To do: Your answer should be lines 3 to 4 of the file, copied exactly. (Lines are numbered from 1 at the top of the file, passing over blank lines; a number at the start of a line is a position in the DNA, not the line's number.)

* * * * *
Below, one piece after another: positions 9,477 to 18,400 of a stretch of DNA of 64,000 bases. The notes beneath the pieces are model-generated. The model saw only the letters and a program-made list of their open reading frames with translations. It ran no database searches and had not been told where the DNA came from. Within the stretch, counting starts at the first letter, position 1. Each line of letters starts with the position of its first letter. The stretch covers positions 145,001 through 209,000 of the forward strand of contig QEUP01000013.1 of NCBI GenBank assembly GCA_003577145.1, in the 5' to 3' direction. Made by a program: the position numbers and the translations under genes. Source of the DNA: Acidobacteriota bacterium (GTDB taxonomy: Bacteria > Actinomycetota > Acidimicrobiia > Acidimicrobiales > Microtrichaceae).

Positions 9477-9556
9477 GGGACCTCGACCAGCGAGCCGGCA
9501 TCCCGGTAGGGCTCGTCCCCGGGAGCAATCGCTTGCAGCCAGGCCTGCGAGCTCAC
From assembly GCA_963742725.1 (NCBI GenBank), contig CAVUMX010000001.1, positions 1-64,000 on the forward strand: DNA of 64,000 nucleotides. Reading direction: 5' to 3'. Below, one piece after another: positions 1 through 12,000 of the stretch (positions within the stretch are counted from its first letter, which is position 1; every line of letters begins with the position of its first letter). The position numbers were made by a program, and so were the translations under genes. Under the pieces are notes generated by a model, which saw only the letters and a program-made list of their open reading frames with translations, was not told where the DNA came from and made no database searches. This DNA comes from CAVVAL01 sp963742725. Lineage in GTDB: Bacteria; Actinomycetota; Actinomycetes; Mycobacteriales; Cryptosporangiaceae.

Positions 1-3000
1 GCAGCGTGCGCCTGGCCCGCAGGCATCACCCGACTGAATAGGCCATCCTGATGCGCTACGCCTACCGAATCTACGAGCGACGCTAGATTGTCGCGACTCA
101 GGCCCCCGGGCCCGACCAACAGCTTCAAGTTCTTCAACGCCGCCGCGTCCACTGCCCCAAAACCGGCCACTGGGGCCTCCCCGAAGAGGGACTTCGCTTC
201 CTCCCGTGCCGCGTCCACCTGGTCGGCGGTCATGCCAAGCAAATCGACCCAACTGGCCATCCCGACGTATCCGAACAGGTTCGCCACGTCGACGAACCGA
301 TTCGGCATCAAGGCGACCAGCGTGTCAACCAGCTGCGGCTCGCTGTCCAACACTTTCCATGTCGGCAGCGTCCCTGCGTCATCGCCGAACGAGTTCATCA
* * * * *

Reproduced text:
9477 GGGACCTCGACCAGCGAGCCGGCA
9501 TCCCGGTAGGGCTCGTCCCCGGGAGCAATCGCTTGCAGCCAGGCCTGCGAGCTCAC